Véronique Vienne has edited, art-directed, and written essays for numerous design publications in the USA and in Europe (House & Garden, Emigré, Communication Arts, Eye, Graphis, Aperture, Metropolis, Etapes, Print, and more). Her latest book, 100 Ideas that Changed Graphic Design, co-authored with Steven Heller, has been translated in 10 languages.


It’s a funny thing: talking about design and writing about it are two totally different exercises. In discussions on topics that are deemed “cultural” I am pretty much incoherent, but I love the challenge of formulating thoughts in writing. On paper or on a screen, in black and white, ideas acquire a graphic dimension — and that’s what appeals to me. 

If you are reading these lines, chances are you are intrigued, as I am, by what happens to opinions once they are laid flat under a thin piece of LCD, and under the magnifying lenses of exacting grammar and syntax.
In this space, I want to explore the transformative power of design criticism as a literary practice. But don’t worry, I am not an intellectual. I am a self-educated observer of all forms of representation, and of the language we use to analyze what we see.

A couple of years ago I moved to France, a country where design issues are politicized, and I have gone native in this respect. Although this point of view might surface from time to time in my comments, I do not intend to go on about it. No. I think of writing for the Design Observer as a graphic design gesture: as putting together words and images to make readers feel smart, entertained, and in the loop.

Véronique Vienne
Hear a Pin Drop

Ying Gao’s Sensory Threads

Véronique Vienne
When the Soundtrack is the Message

Music supervisor Beth Urdang

Véronique Vienne
The Invention of Desire

Véronique Vienne
Of Grids and Galleys: Designing The Real Thing

Véronique Vienne
The Old Wave?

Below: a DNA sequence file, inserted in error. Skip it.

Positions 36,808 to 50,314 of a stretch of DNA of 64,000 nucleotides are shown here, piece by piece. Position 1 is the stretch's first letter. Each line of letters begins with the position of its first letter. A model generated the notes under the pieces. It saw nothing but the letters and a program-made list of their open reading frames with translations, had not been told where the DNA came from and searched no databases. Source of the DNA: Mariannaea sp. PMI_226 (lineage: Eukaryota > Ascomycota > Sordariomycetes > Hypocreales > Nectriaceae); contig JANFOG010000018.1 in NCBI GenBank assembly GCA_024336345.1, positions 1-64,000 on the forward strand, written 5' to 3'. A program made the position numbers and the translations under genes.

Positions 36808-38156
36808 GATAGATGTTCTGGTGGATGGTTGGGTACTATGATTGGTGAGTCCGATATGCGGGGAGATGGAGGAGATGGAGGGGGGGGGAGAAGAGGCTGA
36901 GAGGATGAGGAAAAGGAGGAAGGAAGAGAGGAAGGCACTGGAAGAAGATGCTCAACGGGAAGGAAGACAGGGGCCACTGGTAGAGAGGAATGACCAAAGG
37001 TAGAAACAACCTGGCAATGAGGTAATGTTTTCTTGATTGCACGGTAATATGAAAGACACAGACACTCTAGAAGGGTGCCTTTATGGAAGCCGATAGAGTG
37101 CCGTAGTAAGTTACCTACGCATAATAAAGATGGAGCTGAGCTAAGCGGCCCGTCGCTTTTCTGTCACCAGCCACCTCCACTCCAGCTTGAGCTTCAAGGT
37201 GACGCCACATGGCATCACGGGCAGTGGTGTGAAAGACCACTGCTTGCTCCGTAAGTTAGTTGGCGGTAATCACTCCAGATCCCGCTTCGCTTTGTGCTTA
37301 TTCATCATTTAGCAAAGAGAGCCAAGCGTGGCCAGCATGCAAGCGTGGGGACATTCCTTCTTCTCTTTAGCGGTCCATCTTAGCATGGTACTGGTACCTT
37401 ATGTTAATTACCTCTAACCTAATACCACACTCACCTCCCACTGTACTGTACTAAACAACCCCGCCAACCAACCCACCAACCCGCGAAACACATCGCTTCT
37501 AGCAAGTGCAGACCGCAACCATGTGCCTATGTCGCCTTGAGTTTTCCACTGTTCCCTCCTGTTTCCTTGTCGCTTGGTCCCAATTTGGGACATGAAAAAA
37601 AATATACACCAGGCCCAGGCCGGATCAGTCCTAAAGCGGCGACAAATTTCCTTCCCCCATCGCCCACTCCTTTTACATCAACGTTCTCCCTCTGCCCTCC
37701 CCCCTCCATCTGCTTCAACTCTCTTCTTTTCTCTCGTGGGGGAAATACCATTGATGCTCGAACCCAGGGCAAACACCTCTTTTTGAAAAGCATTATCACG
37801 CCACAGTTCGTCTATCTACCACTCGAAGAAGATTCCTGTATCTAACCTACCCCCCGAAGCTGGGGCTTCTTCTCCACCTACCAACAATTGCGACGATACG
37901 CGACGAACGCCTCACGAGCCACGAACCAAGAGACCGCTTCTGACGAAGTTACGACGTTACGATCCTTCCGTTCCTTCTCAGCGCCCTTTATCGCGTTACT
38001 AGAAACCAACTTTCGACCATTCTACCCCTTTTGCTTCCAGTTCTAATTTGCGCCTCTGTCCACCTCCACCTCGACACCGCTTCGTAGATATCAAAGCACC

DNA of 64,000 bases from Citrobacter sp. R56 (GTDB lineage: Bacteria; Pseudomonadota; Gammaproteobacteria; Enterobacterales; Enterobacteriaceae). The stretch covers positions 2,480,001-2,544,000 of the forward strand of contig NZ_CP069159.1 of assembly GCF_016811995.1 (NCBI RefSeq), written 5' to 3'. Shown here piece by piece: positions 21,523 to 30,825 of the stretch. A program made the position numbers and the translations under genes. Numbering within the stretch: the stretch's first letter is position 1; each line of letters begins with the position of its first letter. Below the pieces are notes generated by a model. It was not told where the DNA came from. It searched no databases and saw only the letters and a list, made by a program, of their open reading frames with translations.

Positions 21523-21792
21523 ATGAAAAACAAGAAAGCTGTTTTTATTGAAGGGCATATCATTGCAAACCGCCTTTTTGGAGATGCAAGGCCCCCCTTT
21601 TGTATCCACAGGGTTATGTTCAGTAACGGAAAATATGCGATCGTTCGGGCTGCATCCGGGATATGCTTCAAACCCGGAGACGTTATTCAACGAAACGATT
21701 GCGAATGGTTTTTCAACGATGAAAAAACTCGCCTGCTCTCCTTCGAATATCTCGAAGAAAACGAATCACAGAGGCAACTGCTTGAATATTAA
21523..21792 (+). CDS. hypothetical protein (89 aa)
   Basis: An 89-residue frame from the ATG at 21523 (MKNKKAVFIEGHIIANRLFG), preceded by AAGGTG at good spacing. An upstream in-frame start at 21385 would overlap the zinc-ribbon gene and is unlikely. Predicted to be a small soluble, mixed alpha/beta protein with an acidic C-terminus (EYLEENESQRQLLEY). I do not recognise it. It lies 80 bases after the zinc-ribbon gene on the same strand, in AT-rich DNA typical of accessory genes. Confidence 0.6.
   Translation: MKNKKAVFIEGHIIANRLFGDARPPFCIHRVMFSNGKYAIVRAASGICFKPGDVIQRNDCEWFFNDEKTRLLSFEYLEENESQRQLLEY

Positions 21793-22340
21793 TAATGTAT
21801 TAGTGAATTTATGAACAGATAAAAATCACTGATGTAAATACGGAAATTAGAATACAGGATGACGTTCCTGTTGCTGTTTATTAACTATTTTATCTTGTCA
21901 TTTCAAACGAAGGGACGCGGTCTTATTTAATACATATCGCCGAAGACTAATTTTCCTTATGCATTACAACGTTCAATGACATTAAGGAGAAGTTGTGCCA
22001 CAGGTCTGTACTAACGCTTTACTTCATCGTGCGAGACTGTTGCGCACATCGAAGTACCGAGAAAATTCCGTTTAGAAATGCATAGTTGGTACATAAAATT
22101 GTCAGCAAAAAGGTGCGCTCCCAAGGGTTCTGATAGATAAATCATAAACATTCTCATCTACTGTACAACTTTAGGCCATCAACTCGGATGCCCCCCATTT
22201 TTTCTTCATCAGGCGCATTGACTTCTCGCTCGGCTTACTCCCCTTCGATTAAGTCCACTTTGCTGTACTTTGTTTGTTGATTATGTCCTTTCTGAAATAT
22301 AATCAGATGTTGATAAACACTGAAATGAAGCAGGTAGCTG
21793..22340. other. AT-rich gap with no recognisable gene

Feminism: The End of the Show

Véronique Vienne
Coco in the Kitchen

The Many Scents of Sensory Design

Véronique Vienne
Cafés and Cigarettes

Véronique Vienne
Pierre Bernard

France—and the design community at large—loses a guiding light

Véronique Vienne

Korea in France

Véronique Vienne
Reflections on the Page

Why we still read books

Véronique Vienne
Graphique de la Rue

Typographic Splendor as Propaganda

Véronique Vienne
Design Relief

After the storm

Véronique Vienne
Thesis Book Project: How Quickly They Learn

A view from the teacher’s desk

Véronique Vienne
Against Objectification

Leonard Koren’s books

Véronique Vienne
In the Raw

A refreshing act of rebellion

Véronique Vienne
Wild Card

The new Picasso Museum logo

Véronique Vienne
The Cold War Politics of Push Pin

How left was left?

Véronique Vienne
Filmic Collisions

Softening the pixellated blow

Véronique Vienne
Dispatch from the Pastiche Police

The unattributed homage

Véronique Vienne
Radical Menswear

A German graphic design team turns toward fashion

Véronique Vienne
Nick Ace

Famous for being not famous

Véronique Vienne
Unidentified Floating Objects

Mysterious graphics are usurping advertising in France

Véronique Vienne
Taylor Holland’s Scenic Tour

A photograph is at first a document. Crop it, and it becomes a picture. Trim it further into a square and you’ve got a “sign” — a potential icon.

Véronique Vienne
Two Monumental Shows in Paris: One Large, One Small

Véronique Vienne
Image Making, Reclaimed

Etienne Hervy, art director of the International Graphic Design Festival in Chaumont, France, asked a painter, not a graphic designer, to create a pair of posters for this year’s event.

Véronique Vienne
Tell, Don’t Show: Algorithmic Thinking for Beginners

Algorithmic thinking: the ability to state precisely what you only know intuitively.


Rick Poynor
Situationist International
John McPhee
John Berger
Walter Benjamin
Creative Opportunities
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